Fraudster conned dying veteran in £200,000 scam pretending to be his lawyer

A fraudster who posed as a legal expert and swindled an army veteran out of £200,000 is facing jail. Agnes Hewitt, 63, deceived former soldier George Ross into believing she could handle an employment dispute with the Royal British Legion around 2011.

She demanded payment for lawyers, even sending him fake paperwork before informing him the case had settled for £501,0000. But no money ever materialised, and Mr Ross fell seriously ill and passed away in June 2019.

Hewitt, from Lanarkshire, demanded £10,000 from Mr Ross as he lay on his deathbed, prompting his family to alert the police. Investigators discovered she had taken £52,684 from the dying veteran. Mr Ross’s widow Ann said: ‘I’m deeply hurt because my husband was a veteran, and for someone to do that, taking every penny, is disgraceful.

‘My life is finished now because I can’t do anything to my house because I’ve got no money, and it’s terrible what she has done. ‘My husband was crying his eyes out on the phone to her in the hospital, and he said to her “you have bled me dry and taken every penny”.’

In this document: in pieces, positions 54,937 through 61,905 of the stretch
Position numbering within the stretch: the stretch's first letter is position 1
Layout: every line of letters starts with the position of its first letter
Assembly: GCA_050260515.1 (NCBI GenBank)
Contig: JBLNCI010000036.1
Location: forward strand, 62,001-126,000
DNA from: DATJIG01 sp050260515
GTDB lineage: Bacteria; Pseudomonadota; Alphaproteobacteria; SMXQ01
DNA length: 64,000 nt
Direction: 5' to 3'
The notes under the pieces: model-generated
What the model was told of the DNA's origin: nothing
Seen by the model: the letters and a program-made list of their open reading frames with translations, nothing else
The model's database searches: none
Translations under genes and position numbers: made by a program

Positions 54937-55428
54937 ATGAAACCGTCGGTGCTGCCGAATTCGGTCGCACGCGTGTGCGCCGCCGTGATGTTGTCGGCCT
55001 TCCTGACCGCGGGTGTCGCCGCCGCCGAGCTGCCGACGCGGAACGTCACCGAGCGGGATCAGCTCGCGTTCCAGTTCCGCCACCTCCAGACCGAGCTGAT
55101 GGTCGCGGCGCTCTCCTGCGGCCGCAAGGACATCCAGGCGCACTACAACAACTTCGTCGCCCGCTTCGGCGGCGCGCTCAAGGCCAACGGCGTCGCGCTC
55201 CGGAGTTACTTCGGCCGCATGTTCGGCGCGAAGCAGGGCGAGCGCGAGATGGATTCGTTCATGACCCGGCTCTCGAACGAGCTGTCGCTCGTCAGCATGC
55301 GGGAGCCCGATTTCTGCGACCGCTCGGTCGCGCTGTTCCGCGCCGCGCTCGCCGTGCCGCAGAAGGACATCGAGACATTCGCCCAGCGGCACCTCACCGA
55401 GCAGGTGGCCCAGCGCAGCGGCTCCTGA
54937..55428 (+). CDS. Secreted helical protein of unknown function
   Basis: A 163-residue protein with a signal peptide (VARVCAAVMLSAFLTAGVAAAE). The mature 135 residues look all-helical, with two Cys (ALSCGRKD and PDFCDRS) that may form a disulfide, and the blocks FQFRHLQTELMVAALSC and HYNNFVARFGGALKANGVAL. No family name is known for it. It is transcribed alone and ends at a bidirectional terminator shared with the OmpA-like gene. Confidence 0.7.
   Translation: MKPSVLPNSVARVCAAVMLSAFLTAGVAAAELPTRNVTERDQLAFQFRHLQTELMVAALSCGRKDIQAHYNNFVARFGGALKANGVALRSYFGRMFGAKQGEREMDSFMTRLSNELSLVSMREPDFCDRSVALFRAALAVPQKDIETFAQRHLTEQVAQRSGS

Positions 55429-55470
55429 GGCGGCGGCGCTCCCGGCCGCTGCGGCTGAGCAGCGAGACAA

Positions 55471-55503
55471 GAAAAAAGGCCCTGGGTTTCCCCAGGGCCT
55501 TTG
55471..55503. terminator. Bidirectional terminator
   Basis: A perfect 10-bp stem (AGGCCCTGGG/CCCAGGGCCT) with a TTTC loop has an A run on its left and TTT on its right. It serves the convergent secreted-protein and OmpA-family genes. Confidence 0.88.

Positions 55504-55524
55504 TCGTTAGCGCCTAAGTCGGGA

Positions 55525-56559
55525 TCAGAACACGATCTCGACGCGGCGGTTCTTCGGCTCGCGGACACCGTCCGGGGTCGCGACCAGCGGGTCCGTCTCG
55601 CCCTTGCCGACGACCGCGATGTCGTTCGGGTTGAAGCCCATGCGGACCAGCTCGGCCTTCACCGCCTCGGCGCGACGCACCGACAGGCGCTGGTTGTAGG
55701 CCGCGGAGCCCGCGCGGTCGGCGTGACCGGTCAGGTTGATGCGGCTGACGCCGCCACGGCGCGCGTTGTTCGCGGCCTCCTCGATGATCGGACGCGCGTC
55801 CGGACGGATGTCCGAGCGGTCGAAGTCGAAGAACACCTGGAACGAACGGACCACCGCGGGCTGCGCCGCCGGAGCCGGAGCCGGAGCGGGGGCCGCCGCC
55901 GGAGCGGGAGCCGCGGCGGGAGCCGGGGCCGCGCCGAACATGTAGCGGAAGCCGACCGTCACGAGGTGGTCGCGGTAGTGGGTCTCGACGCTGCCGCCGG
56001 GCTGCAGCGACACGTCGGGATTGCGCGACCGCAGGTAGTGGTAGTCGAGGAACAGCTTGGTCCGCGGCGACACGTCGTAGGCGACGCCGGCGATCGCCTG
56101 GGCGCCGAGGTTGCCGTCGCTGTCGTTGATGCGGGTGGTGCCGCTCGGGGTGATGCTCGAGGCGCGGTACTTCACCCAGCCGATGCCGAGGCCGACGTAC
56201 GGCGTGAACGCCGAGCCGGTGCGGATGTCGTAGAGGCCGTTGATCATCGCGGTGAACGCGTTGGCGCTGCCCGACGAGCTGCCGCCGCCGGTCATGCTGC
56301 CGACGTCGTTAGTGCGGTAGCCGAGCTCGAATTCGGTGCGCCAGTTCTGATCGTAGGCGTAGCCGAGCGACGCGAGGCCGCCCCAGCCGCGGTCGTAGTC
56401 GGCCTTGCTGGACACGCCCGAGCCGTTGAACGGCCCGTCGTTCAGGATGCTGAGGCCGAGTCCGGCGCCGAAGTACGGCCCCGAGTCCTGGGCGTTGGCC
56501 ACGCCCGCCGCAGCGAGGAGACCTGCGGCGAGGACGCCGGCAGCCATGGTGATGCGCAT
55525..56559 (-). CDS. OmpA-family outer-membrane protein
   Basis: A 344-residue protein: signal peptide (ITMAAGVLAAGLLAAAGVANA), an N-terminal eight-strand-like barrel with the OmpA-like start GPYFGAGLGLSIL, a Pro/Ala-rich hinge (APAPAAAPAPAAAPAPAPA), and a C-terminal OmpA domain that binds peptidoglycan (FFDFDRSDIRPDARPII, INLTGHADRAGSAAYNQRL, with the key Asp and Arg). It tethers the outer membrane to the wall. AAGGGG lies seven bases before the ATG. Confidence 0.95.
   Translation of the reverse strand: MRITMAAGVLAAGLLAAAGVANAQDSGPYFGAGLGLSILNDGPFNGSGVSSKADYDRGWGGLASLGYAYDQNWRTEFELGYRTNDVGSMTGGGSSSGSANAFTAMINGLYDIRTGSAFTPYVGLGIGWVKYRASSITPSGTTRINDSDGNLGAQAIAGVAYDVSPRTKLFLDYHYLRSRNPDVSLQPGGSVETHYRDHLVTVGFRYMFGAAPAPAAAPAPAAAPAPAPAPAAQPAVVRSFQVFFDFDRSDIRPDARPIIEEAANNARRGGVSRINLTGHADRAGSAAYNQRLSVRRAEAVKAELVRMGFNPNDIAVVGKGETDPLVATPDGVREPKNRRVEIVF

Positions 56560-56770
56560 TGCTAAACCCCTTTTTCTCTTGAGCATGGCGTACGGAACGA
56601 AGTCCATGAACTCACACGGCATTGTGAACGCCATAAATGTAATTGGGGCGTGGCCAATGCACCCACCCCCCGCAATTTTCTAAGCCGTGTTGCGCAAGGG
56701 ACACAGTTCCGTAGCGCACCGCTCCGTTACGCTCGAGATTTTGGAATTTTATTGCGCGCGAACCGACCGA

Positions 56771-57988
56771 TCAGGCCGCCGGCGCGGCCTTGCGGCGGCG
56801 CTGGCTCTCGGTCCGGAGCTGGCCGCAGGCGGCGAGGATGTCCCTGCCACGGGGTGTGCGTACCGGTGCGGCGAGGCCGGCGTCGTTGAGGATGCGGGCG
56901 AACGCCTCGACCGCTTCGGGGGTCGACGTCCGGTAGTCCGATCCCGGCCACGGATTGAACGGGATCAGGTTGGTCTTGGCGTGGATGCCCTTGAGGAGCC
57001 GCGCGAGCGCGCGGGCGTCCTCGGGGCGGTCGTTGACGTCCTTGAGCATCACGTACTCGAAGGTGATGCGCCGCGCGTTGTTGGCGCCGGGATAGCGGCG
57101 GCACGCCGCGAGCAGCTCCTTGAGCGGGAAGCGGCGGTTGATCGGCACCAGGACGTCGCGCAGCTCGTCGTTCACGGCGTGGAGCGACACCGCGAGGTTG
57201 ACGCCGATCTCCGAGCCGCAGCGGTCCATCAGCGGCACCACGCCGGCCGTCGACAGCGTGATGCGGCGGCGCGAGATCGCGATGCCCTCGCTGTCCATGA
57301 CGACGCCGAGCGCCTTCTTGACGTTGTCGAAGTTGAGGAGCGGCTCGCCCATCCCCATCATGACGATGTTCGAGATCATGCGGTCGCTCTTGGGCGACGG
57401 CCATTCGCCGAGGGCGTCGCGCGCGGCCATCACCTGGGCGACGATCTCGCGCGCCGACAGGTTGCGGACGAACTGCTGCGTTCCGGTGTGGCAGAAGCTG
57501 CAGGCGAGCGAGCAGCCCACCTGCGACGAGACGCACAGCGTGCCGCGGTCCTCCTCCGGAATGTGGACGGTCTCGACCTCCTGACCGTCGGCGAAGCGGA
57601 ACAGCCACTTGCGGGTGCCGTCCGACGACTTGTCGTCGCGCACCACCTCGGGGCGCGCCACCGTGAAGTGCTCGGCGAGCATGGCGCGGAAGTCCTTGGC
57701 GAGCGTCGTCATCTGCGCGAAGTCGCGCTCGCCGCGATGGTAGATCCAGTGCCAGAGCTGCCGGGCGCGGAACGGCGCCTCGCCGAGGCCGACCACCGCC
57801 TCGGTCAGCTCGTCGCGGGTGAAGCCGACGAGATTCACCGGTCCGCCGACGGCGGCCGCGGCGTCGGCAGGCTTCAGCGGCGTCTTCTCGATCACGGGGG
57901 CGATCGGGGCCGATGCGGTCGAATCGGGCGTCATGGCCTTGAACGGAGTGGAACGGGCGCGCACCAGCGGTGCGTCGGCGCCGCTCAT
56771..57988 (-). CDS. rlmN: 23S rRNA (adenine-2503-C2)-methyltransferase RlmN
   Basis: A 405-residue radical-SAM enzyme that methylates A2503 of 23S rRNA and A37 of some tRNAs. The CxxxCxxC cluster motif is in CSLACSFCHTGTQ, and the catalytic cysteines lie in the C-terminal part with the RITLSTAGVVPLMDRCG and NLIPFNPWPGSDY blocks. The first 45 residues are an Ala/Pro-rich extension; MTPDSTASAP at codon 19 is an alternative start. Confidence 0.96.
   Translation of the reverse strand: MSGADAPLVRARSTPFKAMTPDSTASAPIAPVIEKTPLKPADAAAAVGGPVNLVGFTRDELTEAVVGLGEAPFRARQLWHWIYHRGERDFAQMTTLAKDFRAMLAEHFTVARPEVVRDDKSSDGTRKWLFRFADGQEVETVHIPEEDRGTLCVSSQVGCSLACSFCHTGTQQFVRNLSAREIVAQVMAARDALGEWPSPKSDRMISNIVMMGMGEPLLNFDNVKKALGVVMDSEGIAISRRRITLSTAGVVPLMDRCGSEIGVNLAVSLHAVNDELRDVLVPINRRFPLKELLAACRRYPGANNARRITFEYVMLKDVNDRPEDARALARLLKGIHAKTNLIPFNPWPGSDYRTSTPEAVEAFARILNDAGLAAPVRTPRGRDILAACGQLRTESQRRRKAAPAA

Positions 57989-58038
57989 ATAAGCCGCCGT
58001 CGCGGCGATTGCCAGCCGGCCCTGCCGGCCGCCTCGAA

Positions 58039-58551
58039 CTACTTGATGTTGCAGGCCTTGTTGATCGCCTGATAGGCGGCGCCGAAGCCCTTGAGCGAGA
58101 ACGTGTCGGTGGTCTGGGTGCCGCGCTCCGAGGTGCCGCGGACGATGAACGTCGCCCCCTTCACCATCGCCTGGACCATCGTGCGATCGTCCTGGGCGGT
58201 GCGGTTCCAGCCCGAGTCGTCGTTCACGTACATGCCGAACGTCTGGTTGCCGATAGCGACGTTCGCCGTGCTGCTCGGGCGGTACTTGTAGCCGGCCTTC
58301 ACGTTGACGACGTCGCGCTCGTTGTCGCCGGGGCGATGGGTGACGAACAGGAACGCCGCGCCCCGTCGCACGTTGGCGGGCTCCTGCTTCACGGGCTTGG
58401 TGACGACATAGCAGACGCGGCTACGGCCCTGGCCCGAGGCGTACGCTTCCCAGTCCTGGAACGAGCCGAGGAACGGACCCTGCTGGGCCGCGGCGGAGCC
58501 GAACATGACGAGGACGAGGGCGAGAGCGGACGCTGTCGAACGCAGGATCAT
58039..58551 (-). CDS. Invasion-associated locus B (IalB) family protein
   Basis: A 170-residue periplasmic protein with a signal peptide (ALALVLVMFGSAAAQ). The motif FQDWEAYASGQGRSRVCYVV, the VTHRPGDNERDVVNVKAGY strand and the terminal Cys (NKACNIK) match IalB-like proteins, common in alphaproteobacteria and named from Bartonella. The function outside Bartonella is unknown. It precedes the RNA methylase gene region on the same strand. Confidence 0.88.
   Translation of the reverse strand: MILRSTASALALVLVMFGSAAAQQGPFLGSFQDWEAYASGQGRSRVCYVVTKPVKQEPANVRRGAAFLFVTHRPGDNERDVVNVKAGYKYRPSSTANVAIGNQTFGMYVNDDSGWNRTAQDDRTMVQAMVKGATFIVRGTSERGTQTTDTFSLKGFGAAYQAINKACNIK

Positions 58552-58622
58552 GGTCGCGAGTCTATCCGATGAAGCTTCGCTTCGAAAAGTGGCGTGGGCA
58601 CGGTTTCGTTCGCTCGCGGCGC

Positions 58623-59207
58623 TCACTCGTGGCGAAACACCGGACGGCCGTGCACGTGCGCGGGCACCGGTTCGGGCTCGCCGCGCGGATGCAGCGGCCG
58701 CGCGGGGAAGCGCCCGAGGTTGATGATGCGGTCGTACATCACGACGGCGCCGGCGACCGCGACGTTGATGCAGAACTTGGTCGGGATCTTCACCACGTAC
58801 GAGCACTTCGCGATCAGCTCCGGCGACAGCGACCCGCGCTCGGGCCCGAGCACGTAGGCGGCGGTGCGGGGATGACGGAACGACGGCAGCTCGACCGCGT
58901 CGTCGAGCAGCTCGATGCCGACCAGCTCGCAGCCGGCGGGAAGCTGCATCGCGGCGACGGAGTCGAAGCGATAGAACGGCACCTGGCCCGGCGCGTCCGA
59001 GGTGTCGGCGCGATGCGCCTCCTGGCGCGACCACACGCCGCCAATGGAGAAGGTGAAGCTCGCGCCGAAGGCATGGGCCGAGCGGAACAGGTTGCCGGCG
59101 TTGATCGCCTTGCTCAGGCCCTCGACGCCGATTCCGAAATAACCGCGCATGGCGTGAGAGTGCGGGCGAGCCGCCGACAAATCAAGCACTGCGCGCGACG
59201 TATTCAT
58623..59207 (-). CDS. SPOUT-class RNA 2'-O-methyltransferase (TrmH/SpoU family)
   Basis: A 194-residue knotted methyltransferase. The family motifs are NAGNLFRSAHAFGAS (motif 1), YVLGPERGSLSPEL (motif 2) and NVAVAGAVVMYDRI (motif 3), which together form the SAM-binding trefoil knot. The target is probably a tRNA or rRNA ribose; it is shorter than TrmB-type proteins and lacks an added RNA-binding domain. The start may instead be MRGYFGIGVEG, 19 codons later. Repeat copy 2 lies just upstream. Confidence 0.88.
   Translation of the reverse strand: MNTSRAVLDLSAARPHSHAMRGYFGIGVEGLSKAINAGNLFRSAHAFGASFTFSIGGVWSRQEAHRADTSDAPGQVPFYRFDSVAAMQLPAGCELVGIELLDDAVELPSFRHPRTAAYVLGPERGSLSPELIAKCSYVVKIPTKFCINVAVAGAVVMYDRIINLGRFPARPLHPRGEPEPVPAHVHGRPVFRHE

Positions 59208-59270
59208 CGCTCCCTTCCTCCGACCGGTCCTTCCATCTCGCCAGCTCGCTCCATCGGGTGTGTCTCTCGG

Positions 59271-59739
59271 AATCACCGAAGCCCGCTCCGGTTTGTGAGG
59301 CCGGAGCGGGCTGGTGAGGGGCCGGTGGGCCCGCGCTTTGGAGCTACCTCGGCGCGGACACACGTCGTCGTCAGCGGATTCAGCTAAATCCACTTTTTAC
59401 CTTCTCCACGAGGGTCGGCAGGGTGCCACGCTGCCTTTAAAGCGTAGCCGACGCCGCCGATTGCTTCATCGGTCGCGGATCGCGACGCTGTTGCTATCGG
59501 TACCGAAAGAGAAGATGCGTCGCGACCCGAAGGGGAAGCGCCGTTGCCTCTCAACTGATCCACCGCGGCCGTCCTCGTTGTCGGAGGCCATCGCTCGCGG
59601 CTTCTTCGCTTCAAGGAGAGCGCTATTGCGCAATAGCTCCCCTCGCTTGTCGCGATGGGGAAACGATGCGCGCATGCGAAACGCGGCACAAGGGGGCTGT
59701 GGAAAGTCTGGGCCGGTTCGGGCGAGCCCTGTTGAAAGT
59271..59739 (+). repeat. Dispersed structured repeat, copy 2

Investigators also found Hewitt had defrauded business executive Dooley and his wife, Clare, out of almost £140,000 during a dispute with another director at their firm, Strathkelvin Instruments Ltd.

She convinced Mr Dooley to cover legal costs and even write victim impact statements. But as years passed, he became suspicious and approached courts in Edinburgh, where he was told no case existed.Mr Dooley then discovered an online article which exposed Hewitt as an embezzler and confronted her before police found she had taken £139,965 from him.

He told the court: ‘Me and my wife were starting to dispute all of the evidence, and we got the brush off from her, and that is when we knew we were right, and that is when the police were called in. ‘At the end of the day, I was conned, and I have to hold my hands up and say again that I was conned.’

He added: ‘She was mentioning millions of pounds were coming in this settlement. ‘I was stressed out of my mind trying to raise a family, run a small business and support my wife, so it was a hellish time, and I was on the edge of a nervous breakdown; in fact, I don’t know how I didn’t have one because we even remortgaged the house.’

Sheriff Linda Nicolson deferred sentence on Hewitt until next month for reports and continued bail. The sheriff warned her: ‘You have been convicted of two serious charges, and it might be the case that a custodial sentence cannot be avoided.’

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